....In the end, we learned two things. Periods without stock-market crashes are very safe, in the sense that depressions are extremely unlikely. However, periods experiencing stock-market crashes, such as 2008-09 in the U.S., represent a serious threat. The odds are roughly one-in-five that the current recession will snowball into the macroeconomic decline of 10% or more that is the hallmark of a depression.

Now, it's worth pointing out that almost all of Barro's data comes from developing countries.  There have been only a tiny handful of post-WWII depression-level events in rich countries.  Still, events being what they are, you might say that we are all banana republics now, and if Barro is right the Dow is telling us that we might have as much as a 20% chance of spiraling into depression.  That's worth listening to.

Vilsack Outs a Bad Contractor: Where Do We Find Stan Johnson?

| Wed Mar. 4, 2009 1:36 PM EST
Who is Stan Johnson? That was the mystery in the White House press room on Wednesday morning.

Secretary of Agriculture Tom Vilsack and Director of Homeland Security Janet Napolitano spoke on behalf of the Obama Administration's new initiative to eliminate waste and abuse from federal contracting. As part of his speech, Vilsack mentioned that he had learned of a USDA contract worth $400,000 that career officials in the department had flagged as "unnecessary." Vilsack was vague, saying only that the contract had come late in the Bush Administration and was likely awarded due to contacts. He added that the contract included questionable international travel.

Pressed by reporters for additional information, Vilsack looked to Press Secretary Robert Gibbs, as if asking for permission. When Gibbs did not object, Vilsack revealed that the contract had gone to a man named Stan Johnson, a major operator in Iowa who Vilsack, former governor of Iowa, said he knew personally. (One assumes Vilsack will not be invited to the next Johnson family dinner party.) So the question is, who is Stan Johnson and what did he do (or not do) as part of his "unnecessary" federal contract?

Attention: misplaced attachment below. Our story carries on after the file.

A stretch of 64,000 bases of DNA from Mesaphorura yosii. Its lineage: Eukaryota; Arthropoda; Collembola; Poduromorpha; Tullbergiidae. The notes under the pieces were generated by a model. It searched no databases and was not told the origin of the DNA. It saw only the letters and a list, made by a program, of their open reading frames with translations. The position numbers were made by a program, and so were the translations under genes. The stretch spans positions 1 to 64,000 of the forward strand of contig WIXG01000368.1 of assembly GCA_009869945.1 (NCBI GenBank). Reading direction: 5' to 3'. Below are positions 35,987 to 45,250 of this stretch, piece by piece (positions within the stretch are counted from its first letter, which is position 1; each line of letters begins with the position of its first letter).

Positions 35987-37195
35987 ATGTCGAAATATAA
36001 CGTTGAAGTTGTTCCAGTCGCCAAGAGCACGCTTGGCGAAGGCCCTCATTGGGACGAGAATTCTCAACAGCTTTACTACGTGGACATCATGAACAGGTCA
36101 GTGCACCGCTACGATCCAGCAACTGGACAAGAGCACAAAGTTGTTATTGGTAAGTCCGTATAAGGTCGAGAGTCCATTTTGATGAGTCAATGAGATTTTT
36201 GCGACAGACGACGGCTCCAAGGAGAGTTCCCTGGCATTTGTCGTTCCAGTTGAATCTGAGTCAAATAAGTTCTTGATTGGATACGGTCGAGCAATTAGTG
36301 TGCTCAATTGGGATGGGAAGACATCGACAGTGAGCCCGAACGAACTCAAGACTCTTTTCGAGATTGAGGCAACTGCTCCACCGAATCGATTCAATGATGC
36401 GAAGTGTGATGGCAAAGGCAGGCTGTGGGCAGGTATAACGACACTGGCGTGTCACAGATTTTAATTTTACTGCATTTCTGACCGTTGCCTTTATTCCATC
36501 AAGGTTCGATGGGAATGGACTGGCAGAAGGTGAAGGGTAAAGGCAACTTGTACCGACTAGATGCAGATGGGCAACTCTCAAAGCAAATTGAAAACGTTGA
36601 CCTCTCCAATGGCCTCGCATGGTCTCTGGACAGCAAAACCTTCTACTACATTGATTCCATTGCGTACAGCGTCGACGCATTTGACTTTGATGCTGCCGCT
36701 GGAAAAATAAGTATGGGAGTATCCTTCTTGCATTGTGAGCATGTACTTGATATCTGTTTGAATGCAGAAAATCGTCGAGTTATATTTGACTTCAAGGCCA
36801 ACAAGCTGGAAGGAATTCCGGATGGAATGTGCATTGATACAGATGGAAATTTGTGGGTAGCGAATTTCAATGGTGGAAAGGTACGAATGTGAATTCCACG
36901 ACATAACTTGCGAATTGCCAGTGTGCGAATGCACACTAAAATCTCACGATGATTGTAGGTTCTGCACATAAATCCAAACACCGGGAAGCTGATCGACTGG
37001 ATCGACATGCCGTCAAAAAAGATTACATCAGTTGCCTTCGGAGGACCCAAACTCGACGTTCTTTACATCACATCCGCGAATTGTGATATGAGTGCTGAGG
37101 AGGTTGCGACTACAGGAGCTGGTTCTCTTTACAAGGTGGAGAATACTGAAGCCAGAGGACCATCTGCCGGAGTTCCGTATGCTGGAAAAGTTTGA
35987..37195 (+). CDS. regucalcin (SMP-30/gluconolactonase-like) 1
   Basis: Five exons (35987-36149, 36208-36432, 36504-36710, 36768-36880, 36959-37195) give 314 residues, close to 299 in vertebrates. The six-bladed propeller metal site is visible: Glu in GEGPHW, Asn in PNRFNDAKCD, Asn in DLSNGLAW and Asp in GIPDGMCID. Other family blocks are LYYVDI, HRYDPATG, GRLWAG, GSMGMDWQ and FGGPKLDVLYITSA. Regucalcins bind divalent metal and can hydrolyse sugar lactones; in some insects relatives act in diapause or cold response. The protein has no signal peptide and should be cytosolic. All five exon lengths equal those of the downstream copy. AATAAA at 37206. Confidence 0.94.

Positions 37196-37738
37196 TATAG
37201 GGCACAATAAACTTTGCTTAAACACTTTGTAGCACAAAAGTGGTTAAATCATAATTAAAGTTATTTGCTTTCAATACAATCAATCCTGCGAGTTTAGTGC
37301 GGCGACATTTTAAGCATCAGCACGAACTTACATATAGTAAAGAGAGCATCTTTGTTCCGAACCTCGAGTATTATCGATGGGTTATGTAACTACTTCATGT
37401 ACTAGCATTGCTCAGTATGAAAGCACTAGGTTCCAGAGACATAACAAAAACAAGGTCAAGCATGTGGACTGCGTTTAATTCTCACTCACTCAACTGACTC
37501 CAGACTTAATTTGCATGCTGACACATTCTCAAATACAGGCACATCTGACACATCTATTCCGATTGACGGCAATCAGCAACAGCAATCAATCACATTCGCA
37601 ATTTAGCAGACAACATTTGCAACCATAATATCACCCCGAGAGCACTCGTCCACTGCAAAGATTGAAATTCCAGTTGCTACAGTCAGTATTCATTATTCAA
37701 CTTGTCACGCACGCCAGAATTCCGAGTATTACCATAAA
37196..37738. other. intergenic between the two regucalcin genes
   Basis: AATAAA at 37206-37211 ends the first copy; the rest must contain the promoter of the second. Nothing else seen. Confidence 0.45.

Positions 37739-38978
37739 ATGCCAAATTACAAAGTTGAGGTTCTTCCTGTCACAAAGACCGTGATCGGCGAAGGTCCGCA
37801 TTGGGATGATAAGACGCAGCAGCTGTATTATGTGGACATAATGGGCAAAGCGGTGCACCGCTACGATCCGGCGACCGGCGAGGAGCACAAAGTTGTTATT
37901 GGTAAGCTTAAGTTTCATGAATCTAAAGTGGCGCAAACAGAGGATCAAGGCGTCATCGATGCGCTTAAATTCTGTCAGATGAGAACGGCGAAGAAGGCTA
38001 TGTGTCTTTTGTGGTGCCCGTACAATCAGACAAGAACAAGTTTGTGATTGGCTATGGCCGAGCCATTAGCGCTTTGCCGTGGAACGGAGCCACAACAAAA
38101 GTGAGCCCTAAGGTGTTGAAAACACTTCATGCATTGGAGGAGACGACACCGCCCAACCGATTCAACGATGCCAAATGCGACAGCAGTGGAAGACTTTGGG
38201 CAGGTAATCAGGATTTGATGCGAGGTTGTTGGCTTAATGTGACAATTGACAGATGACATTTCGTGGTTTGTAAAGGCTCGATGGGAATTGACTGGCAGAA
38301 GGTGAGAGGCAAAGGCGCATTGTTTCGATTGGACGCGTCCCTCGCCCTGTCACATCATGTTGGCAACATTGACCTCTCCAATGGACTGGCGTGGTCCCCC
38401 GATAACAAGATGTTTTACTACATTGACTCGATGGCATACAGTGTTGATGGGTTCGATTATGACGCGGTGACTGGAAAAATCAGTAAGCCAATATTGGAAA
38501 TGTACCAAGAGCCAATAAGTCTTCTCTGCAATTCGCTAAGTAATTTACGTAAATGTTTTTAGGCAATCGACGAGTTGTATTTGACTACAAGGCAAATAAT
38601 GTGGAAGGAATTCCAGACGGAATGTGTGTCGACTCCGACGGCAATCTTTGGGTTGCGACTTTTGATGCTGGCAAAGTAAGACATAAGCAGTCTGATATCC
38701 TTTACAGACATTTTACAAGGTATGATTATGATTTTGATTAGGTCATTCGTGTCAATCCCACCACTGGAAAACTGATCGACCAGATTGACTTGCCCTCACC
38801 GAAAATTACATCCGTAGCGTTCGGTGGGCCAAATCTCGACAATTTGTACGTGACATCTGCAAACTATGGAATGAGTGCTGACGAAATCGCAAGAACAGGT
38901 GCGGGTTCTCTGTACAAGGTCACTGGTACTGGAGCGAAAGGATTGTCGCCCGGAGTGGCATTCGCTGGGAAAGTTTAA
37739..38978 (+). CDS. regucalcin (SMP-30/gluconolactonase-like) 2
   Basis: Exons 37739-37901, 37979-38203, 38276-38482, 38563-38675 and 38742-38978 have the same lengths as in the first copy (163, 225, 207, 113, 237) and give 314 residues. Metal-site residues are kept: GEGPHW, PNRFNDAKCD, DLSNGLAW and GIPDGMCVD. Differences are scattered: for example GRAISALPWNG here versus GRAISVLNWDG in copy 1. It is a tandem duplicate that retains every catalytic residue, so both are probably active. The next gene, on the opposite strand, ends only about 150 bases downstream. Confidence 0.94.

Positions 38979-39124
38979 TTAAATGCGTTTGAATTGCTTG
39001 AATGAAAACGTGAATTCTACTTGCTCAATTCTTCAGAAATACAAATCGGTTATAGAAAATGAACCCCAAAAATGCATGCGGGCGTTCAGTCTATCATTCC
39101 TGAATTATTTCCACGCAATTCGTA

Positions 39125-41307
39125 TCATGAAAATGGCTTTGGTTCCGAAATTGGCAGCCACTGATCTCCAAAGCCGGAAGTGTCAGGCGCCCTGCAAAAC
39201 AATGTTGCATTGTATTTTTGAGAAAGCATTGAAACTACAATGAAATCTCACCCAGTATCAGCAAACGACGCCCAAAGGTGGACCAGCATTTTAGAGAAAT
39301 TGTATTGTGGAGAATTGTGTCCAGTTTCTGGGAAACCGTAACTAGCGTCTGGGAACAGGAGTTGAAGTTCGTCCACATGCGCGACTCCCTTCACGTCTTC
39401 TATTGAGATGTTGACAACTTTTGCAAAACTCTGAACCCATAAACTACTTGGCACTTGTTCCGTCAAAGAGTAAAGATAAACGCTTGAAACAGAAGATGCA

A little bit of online sleuthing reveals that Johnson is primarily a poobah at Iowa State University, having once headed ISU's Center for Agricultural and Rural Development and the university's extension school. Other credits on a lengthy resume: Board of Directors of the North Central Regional Center for Rural Development, executive director of the Food and Agricultural Policy Research Institute, and chair of the Board of the DC-based Institute for Policy Reform.

Not bad for a guy who got his start studying agricultural economics at Western Illinois University. One can see how Johnson had the contacts he needed to get a sweetheart deal from the US government. So what was the contract? USAspending.gov, a website that stores info on federal contracts and grants, says that a man named Stan Johnson has a $20,000 contract with the Forest Service in Alaska. That's not likely to be the right man. Clearly more information is needed. Mother Jones spoke to the USDA main office, which said it is gathering information for reporters, and left a message for the press staff at the Forest Service. We'll let you know if we hear more.